As cleanup crews try to cope with environmental damage already caused by the Deepwater Horizon drilling rig disaster, oil continues to gush from the BP well in the Gulf of Mexico. Here is a by-the-numbers look at the ever-expanding oil slick and the efforts to contain it.
$930 million US - The amount BP has spent so far to try to plug the well. This figure covers containment efforts, relief well drilling and federal government costs.
12,000-19,000 barrels - Amount of crude oil spilling into the Gulf daily, according to the U.S. Geological Survey.
75 million to 162 million litres - Estimate of how much oil has leaked since the rig exploded and sank in April, killing 11 people.
41 million litres - Amount of oil spilled in the Exxon Valdez disaster in Alaska in 1989.
3.4 million litres - Amount of dispersant tipped into the Gulf to break up the oil. This amount would fill more than 100 tanker trucks.
30,000 - Barrels of mud pumped into the well in the "top kill" bid to block the oil flow.
1.1 million metres - Length of booms, or plastic barriers, used to contain the oil's spread in the Gulf.
20,000 - Personnel working on the spill.
1,400 - Response vessels.
33 - National wildlife refuges at risk due to the oil spill, according to the U.S. Fish and Wildlife Service.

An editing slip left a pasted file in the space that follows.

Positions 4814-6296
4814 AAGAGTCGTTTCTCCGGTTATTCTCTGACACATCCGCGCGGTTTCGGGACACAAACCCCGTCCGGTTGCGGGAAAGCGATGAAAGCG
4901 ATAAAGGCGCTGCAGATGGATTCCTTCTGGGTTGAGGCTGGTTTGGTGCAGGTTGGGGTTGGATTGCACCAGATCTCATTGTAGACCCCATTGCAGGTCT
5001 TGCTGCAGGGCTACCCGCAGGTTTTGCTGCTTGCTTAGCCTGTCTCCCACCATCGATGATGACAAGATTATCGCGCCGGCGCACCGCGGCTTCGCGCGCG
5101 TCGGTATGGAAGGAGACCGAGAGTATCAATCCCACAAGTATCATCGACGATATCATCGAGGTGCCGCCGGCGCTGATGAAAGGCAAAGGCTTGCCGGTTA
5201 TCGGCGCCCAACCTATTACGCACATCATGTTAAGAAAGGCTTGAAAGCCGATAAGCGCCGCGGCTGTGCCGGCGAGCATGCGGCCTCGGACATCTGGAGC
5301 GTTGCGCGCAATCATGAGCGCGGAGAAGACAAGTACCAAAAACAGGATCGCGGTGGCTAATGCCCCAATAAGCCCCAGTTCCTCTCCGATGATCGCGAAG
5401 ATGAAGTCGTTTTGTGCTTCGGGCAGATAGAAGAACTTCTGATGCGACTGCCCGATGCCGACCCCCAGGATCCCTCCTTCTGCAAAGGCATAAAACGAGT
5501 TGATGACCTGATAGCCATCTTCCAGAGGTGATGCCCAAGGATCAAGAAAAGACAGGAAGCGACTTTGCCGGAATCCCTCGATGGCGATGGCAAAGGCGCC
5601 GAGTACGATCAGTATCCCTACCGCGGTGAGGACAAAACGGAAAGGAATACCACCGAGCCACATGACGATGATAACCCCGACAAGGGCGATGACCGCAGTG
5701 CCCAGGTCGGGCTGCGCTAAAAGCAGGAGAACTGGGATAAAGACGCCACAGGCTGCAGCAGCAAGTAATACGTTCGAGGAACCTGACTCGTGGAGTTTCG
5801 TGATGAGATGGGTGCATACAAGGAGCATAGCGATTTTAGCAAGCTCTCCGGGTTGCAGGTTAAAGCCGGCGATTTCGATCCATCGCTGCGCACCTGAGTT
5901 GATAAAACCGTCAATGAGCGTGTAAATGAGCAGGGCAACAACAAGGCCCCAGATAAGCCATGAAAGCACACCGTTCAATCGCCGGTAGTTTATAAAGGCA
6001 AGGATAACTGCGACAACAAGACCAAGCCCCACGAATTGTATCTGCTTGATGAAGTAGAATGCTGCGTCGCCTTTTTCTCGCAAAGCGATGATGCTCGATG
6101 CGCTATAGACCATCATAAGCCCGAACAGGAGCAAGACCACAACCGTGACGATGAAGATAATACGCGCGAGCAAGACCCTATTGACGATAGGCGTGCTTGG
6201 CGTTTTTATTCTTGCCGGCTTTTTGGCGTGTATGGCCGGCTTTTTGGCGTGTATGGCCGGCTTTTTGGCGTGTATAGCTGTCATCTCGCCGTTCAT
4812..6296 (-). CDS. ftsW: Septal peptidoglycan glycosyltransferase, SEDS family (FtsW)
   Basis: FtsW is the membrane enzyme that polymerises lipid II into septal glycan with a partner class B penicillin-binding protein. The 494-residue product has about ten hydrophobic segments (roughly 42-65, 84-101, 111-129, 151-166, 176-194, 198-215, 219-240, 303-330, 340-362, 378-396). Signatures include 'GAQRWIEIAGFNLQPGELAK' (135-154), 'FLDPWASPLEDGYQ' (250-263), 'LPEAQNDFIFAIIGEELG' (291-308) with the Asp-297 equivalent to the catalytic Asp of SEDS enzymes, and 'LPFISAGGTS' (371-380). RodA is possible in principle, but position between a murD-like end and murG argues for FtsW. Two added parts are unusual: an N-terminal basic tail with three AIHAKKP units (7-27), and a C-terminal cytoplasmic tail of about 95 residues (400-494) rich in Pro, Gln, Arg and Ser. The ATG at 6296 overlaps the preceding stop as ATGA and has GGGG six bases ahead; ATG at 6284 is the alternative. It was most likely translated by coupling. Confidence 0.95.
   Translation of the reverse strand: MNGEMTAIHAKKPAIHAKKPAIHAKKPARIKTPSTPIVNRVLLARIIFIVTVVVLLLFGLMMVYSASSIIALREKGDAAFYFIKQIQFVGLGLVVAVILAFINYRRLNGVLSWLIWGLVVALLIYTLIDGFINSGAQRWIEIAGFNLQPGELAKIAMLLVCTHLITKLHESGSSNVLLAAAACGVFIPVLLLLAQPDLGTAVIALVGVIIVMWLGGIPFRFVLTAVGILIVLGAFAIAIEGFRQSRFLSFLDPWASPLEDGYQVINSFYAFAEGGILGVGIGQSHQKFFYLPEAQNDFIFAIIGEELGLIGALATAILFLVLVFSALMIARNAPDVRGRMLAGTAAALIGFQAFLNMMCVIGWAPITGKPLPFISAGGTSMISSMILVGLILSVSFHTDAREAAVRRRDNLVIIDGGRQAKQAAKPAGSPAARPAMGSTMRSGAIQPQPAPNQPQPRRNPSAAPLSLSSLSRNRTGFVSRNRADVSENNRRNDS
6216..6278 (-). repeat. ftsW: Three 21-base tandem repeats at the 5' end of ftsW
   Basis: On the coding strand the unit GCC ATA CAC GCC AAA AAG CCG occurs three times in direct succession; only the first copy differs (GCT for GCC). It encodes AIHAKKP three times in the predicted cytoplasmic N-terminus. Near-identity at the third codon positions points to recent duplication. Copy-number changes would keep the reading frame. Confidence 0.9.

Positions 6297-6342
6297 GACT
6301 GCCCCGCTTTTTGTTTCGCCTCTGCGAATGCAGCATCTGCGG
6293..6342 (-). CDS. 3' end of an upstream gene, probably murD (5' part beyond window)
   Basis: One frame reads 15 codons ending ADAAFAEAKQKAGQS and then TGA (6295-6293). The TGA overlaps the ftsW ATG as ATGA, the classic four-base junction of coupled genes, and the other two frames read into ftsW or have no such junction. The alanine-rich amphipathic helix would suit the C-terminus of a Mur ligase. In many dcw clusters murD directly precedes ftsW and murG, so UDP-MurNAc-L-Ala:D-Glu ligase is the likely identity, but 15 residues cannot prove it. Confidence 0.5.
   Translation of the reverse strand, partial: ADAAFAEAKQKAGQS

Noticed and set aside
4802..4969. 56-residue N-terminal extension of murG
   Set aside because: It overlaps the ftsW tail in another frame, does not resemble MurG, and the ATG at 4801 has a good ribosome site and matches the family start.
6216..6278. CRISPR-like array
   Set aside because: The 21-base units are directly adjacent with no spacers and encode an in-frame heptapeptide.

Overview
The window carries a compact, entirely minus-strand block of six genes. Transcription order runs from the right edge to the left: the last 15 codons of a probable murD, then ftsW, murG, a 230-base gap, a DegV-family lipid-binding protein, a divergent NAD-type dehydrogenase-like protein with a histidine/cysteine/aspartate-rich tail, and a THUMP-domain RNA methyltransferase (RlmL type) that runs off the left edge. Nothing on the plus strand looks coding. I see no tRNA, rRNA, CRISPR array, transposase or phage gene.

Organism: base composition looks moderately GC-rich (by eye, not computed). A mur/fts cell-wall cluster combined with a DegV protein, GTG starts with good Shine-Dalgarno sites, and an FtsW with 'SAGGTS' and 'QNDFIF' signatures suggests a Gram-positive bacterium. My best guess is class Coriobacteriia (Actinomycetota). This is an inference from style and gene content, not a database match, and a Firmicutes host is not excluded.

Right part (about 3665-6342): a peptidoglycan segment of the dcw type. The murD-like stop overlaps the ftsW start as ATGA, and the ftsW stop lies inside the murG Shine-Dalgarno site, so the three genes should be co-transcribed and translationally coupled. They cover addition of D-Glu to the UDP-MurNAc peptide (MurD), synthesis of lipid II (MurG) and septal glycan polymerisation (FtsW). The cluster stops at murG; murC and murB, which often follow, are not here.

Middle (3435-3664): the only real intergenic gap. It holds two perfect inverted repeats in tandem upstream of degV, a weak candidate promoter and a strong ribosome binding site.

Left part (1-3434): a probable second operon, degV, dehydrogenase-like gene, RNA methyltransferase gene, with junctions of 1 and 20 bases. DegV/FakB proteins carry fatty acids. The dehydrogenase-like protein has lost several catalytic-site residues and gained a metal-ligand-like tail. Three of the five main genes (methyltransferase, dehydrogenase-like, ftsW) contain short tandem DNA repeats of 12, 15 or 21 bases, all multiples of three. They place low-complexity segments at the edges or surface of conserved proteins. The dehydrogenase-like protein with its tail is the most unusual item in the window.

400 - Wildlife species at risk.
491 - Dead birds collected in Alabama, Florida, Louisiana, Mississippi and Texas as of May 30, according to the U.S. Fish and Wildlife Service and National Oceanic and Atmospheric Administration. Not all the deaths were necessarily caused by the oil.
227 - Dead sea turtles collected in those five states as of May 30.
27 - Dead mammals (including dolphins) collected in the five states as of May 30.
9th - Ranking of the Gulf of Mexico on the list of the world's largest bodies of water.
$661 million US - Value of the commercial fish and shellfish harvest in 2008 from the five U.S. Gulf states.
24.1 million US - Recreational fishing trips taken in the Gulf of Mexico in 2008.
$20 billion US - Value of the tourism industry in the Gulf, according to the U.S. Environmental Protection Agency.